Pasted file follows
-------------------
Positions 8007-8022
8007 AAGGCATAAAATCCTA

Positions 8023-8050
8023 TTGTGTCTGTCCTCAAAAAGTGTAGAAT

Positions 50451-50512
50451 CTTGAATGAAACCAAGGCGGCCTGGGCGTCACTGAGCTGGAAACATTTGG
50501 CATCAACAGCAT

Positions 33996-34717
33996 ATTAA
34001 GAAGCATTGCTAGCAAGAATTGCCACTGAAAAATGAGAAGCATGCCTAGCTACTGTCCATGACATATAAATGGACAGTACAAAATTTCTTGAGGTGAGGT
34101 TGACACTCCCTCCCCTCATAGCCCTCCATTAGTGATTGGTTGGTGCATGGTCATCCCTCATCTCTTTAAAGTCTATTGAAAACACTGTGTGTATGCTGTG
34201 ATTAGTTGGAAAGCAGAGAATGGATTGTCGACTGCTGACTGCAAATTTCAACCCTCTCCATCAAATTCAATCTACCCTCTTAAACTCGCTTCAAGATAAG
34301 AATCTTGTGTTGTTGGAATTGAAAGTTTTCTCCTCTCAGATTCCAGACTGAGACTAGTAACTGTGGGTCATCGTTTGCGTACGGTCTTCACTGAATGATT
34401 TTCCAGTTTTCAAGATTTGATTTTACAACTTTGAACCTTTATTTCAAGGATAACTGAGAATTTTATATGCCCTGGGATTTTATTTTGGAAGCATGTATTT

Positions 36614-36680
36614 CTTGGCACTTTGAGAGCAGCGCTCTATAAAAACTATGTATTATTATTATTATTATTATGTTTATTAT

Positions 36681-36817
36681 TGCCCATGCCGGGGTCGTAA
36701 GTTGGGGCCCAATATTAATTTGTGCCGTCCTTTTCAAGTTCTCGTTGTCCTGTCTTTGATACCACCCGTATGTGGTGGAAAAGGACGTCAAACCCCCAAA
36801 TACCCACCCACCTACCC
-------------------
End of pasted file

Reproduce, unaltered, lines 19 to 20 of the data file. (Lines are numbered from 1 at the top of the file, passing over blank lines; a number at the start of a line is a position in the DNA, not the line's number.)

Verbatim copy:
36701 GTTGGGGCCCAATATTAATTTGTGCCGTCCTTTTCAAGTTCTCGTTGTCCTGTCTTTGATACCACCCGTATGTGGTGGAAAAGGACGTCAAACCCCCAAA
36801 TACCCACCCACCTACCC